Week of 12 March 12: The Year of Housekeeping, Part 2
Jim Thompson (firstname.lastname@example.org)
Earlier in the year, I called 2012 the Year of Housekeeping. How are you coming along? Made any progress? Seen any improvements?
One clue you are "getting it" is if you now have some empty offices (if your mill is over five years old, the number of people in offices should be going down) and those empty offices are whistle clean--no junk, nothing but empty office furniture, if that much.
As you can see, I have been thinking about this quite a bit lately. Coupled with the trend to now disguise maintenance as "Reliability" there is a lot to be said here.
Maintenance has gone through many iterations over the length of my career. First, it was just maintenance. Then it was preventive maintenance. Next came predictive maintenance. Now, the managers that despise maintenance altogether have come up with "Reliability Engineering." What is behind this latest trend is the latest myth that if we do things in a certain way we can reduce maintenance costs.
A friend of mine says one of the secrets to his success was always lavishing money on maintenance. We need to distinguish between lavishing and wastefulness. Wastefulness is buying things you don't use. Lavishing is buying the vibration tester with all the bells and whistles instead of the basic model. Significant difference.
The best place I know to look at good housekeeping and maintenance practices is auto racing. Auto racing is papermaking in fast forward. Everything in pit row, everything in the back shops in auto racing is neat, organized and the best available. There are an abundance of mechanics and service techs on call throughout the race.
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I have never heard anyone in the Winner's Circle say they got there by being sloppy or economizing on maintaining their car. It could just be because if anyone was foolish enough to do this, they never got to the winner's circle. More often it is the degree of lavishness in these areas that puts winners at the checkered flag.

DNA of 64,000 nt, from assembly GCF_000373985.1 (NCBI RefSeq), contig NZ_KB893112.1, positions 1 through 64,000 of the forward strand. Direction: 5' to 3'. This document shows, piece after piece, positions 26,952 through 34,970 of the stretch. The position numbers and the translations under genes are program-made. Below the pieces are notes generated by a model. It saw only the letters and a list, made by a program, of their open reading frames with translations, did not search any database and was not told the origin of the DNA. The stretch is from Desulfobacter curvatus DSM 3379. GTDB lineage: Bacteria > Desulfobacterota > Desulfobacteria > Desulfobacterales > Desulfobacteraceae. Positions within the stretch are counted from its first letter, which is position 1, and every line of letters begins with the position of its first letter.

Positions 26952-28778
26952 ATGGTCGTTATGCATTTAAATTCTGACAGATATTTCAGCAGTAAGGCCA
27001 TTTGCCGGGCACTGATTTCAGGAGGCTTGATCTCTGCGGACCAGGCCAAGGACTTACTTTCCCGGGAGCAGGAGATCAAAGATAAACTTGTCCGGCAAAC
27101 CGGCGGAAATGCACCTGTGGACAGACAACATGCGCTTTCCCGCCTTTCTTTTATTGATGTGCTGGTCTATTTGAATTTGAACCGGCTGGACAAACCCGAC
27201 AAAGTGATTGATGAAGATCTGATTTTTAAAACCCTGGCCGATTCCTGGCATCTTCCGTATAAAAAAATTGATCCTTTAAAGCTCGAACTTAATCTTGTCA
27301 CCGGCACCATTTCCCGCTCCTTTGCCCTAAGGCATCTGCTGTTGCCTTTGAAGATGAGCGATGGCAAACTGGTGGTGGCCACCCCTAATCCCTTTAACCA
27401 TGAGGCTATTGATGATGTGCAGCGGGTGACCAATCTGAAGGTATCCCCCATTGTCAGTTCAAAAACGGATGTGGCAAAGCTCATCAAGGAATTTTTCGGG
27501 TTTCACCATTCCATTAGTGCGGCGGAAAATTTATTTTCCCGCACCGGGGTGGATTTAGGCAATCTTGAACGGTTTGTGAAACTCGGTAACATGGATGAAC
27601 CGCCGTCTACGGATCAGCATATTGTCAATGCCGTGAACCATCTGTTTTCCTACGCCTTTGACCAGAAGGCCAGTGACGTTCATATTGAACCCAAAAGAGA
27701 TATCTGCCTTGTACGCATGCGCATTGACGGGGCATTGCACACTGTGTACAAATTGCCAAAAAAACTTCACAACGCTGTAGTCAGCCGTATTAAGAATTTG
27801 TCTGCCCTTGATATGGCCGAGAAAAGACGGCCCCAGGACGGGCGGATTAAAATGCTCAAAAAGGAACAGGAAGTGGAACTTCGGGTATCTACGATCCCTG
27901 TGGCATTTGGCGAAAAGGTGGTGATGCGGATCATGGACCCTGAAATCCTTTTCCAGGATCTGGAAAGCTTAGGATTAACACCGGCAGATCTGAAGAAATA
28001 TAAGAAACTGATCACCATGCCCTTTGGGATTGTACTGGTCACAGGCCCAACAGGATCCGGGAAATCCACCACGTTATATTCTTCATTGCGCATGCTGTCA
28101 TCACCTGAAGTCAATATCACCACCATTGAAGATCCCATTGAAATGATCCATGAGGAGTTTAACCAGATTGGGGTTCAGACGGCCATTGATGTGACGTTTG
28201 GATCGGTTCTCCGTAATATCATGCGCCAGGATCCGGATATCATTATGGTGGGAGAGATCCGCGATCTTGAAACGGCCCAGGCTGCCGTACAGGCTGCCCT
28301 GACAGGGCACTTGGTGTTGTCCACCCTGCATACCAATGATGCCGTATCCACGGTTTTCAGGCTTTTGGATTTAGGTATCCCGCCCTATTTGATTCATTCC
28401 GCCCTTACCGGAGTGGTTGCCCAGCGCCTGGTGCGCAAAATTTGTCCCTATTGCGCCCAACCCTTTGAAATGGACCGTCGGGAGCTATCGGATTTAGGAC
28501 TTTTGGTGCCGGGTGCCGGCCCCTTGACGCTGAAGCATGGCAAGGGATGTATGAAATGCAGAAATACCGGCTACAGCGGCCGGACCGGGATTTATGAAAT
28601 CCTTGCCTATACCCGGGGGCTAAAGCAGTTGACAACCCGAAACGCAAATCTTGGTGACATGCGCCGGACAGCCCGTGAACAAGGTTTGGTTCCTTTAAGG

Think about the 24 hours of Le Mans. Commentators call it "grueling." I submit it is far less of a challenge than running a paper machine. The Le Mans cars only average twice the speed you run your machine and they have to do it only 24 hours out of 365 days. That is a piece of cake compared to what you do. Yet look at the money they spend on maintenance. This is a perspective you need to seriously consider.
Paper machines in "the Winner's Circle" get there the same way as race car teams. Poorly maintained machines suffering with poor housekeeping never make it.
We have talked many times before about the slick rising star who takes over a well maintained mill, forgoes maintenance for a couple of years to jack up profitability and moves on to the next assignment before the mill comes crashing down around them. Such managers have committed, minimally, fiduciary negligence.
I do believe, with little technical knowledge of the process, a manager focusing on maintenance and housekeeping can run a more profitable, more productive mill than one with all the paper science smarts in the world, who just happens to be sloppy and miserly. I have seen too many examples where science was highly ranked to the neglect of the basics and failure was the outcome.
So, how are you doing? We are interested in an update. You can take our weekly quiz here.
For safety this week, it is old, it is trite, it is repetitive, but more importantly, it is a fact: well maintained mills with excellent housekeeping have the best safety records.
Be safe and we will talk next week.
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